“Terminals like that, there are only 200 in France. It would take tens of thousands and that’s what will happen” in the coming years, assures Tanguy Poupart, founder of Dreev, a subsidiary of EDF specializing in the development of smart charging for electric vehicles.
Behind him, in the small parking lot of the municipal technical center of Villeneuve-les-Avignon, two white utilities are connected to one of the so-called “V2G” terminals installed for nearly two years in this town of 12,000 inhabitants, located opposite the City of the Popes.
Soon, two new terminals, of the “V1G” type, will be installed behind the town hall to recharge municipal vehicles in particular. V1G, or smart charging, allows terminals to optimize vehicle charging by taking into account the local production of solar panels, for example. This fine management saves up to 20% of the bill, according to EDF, which plans to launch a first offer open to individuals in the spring.
From the car to the network
“Vehicle to home” (V2H) and “vehicle to grid” (V2G) technologies go further. Under development, they allow electric cars to charge their battery when there is a lot of electricity available (at night, or when the wind is blowing). They reinject it into a house (V2H), a neighborhood or even the electrical network in general (V2G) when it lacks power (in the evening for example). On returning home, the motorist indicates the autonomy he might need the next day and his terminal controls the charging according to his needs and those of the network.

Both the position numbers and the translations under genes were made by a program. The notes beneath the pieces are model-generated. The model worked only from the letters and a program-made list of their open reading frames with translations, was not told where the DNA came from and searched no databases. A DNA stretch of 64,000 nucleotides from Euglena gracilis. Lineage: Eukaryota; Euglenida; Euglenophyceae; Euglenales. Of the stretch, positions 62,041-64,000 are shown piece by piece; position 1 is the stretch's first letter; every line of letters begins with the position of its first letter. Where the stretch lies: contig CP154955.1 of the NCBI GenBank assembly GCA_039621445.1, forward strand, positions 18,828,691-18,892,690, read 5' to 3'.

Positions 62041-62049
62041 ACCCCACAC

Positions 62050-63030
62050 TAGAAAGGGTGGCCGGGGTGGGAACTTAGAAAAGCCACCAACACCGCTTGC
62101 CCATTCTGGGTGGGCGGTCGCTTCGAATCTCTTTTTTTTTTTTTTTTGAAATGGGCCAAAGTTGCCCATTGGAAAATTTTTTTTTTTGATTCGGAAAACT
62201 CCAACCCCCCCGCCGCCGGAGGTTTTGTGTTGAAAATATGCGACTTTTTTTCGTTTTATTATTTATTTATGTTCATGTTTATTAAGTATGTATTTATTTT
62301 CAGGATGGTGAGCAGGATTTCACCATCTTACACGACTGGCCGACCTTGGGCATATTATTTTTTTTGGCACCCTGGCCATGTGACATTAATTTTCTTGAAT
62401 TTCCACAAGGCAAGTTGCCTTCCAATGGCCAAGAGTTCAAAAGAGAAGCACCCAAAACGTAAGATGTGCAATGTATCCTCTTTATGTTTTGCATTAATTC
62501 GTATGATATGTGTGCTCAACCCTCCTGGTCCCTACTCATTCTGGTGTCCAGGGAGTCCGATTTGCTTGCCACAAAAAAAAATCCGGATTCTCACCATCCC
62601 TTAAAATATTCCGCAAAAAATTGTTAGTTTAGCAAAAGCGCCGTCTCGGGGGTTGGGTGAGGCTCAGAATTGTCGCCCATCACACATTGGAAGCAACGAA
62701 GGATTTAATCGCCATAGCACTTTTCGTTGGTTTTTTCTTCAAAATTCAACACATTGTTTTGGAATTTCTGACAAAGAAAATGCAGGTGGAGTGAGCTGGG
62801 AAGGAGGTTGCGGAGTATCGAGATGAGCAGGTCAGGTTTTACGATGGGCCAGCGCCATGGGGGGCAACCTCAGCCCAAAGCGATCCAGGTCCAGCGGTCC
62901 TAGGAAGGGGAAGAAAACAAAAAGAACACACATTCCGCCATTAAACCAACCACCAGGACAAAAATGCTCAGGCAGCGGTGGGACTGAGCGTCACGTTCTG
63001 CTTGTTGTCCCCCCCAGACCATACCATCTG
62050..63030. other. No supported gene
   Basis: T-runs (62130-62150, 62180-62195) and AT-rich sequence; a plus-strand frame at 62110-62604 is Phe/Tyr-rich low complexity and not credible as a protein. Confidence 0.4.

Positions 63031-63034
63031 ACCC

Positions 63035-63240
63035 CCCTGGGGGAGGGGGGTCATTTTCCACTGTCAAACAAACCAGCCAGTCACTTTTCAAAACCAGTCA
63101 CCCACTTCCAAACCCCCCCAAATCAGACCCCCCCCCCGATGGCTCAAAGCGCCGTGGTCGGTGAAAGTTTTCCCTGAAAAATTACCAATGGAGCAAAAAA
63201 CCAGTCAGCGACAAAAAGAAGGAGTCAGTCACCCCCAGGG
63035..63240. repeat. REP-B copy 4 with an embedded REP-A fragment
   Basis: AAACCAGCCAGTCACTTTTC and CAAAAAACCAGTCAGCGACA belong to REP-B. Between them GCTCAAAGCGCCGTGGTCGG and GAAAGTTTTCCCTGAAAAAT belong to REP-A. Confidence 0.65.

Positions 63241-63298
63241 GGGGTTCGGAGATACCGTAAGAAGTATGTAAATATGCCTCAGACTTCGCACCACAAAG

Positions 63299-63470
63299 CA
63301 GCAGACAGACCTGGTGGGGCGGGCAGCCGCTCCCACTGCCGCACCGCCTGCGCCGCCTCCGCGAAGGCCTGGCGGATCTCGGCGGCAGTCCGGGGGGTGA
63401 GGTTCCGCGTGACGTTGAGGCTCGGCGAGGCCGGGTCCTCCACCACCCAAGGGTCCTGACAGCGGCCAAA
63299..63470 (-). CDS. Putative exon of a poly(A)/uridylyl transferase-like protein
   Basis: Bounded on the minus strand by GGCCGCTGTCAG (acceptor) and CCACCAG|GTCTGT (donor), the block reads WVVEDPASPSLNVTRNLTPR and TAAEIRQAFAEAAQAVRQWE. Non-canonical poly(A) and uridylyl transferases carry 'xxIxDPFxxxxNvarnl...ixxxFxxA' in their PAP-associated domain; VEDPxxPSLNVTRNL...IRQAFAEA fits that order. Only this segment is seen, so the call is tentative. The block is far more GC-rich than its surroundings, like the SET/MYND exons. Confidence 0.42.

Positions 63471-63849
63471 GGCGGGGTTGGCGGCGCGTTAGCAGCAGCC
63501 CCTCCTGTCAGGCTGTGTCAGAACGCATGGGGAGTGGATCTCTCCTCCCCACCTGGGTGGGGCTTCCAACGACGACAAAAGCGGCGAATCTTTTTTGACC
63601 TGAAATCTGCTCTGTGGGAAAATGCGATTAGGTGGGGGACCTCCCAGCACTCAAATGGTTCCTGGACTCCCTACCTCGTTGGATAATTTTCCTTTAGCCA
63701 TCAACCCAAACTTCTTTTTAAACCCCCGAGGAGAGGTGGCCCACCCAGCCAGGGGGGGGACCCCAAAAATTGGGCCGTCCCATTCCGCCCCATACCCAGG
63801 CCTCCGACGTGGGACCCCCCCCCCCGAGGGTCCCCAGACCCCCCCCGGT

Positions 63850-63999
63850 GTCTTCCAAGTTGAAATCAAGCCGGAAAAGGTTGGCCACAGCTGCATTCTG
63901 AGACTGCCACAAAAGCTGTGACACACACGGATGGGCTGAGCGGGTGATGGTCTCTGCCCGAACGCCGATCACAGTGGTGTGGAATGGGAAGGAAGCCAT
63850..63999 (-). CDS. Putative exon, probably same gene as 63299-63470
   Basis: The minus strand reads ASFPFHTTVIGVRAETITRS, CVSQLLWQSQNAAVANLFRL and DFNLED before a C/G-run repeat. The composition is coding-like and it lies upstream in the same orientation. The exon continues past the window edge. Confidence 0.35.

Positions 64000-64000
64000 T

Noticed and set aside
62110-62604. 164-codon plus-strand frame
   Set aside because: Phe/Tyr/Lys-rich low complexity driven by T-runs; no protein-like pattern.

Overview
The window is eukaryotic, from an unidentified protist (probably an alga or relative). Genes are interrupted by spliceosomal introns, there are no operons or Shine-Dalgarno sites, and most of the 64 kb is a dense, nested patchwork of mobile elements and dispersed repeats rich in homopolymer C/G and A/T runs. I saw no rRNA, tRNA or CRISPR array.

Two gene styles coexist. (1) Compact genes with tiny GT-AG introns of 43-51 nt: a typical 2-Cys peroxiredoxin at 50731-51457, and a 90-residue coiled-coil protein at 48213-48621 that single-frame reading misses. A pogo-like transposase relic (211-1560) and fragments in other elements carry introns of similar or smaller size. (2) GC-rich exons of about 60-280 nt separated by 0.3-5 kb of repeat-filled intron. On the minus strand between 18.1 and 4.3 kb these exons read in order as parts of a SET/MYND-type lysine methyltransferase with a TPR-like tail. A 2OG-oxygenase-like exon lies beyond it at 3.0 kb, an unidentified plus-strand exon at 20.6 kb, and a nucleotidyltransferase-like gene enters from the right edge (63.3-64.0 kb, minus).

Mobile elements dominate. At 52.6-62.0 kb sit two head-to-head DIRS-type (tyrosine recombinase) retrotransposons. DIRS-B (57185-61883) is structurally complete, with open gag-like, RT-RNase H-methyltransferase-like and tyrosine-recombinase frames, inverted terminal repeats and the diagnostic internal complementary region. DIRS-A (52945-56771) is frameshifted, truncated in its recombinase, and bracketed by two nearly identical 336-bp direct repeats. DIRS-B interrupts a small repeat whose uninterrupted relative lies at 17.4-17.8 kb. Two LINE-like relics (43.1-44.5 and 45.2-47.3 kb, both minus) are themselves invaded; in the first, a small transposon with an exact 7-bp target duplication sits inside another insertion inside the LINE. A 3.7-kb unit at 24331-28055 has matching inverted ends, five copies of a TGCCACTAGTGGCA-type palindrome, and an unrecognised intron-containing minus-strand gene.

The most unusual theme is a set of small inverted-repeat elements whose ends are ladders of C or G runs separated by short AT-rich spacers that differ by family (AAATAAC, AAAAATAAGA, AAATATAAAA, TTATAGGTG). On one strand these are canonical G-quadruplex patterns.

“This is one of the solutions for the electrical system of tomorrow”, underlines Olivier Dubois, in charge of electric mobility at EDF. “It will make it possible to develop renewable energies (solar, wind), which operate intermittently. It will avoid having to call on thermal power stations during peak periods, in winter”.
With the proliferation of electric cars, V2G could meet electricity storage needs by 2030 in most countries of the world, according to calculations by researcher Chengjian Xu, from Leiden University in the Netherlands. This calculation also includes the reuse of used batteries which, from a 20% or 30% loss of autonomy, are considered insufficient for cars but remain valuable for storage.
V2G should first be developed for fleets of buses or trucks that systematically connect, explains Olivier Dubois. The Occitanie region supports communities and companies that will equip themselves with a bonus of 1,500 euros for V1G and 3,000 euros for V2G. The United Kingdom is also experimenting with a few hundred chargers, while Renault and Hyundai are testing this type of equipment on vehicle fleets in Utrecht, the Netherlands.
Renault presented on Monday a new compatible charger which should arrive on the market around 2024. “It’s promising but it’s not a miracle solution”, tempers Luis Lopez, an expert from the International Energy Agency. These storage capacities on wheels are likely to be insufficient and it will also be necessary for the electrical system, the charging stations and the cars to “speak the same language”.
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